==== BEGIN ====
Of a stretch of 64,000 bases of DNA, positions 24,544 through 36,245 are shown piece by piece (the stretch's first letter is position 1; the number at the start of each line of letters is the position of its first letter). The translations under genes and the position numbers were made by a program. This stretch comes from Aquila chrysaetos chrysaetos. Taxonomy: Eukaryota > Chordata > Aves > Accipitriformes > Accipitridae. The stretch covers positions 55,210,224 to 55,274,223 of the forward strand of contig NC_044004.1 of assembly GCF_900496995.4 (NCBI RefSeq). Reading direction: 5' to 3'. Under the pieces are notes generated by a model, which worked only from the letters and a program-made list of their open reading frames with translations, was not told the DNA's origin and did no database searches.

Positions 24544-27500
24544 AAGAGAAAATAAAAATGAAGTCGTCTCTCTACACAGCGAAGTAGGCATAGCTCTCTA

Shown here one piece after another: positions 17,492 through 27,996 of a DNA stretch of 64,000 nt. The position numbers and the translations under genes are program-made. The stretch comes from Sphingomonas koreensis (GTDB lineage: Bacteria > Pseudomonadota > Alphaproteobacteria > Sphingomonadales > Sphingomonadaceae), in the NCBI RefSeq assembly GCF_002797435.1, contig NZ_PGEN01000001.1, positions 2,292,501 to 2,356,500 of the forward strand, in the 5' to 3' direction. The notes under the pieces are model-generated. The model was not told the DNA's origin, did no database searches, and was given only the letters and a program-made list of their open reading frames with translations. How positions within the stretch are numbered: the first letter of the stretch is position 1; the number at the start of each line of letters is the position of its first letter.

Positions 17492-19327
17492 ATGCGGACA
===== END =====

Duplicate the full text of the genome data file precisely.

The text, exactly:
Of a stretch of 64,000 bases of DNA, positions 24,544 through 36,245 are shown piece by piece (the stretch's first letter is position 1; the number at the start of each line of letters is the position of its first letter). The translations under genes and the position numbers were made by a program. This stretch comes from Aquila chrysaetos chrysaetos. Taxonomy: Eukaryota > Chordata > Aves > Accipitriformes > Accipitridae. The stretch covers positions 55,210,224 to 55,274,223 of the forward strand of contig NC_044004.1 of assembly GCF_900496995.4 (NCBI RefSeq). Reading direction: 5' to 3'. Under the pieces are notes generated by a model, which worked only from the letters and a program-made list of their open reading frames with translations, was not told the DNA's origin and did no database searches.

Positions 24544-27500
24544 AAGAGAAAATAAAAATGAAGTCGTCTCTCTACACAGCGAAGTAGGCATAGCTCTCTA

Shown here one piece after another: positions 17,492 through 27,996 of a DNA stretch of 64,000 nt. The position numbers and the translations under genes are program-made. The stretch comes from Sphingomonas koreensis (GTDB lineage: Bacteria > Pseudomonadota > Alphaproteobacteria > Sphingomonadales > Sphingomonadaceae), in the NCBI RefSeq assembly GCF_002797435.1, contig NZ_PGEN01000001.1, positions 2,292,501 to 2,356,500 of the forward strand, in the 5' to 3' direction. The notes under the pieces are model-generated. The model was not told the DNA's origin, did no database searches, and was given only the letters and a program-made list of their open reading frames with translations. How positions within the stretch are numbered: the first letter of the stretch is position 1; the number at the start of each line of letters is the position of its first letter.

Positions 17492-19327
17492 ATGCGGACA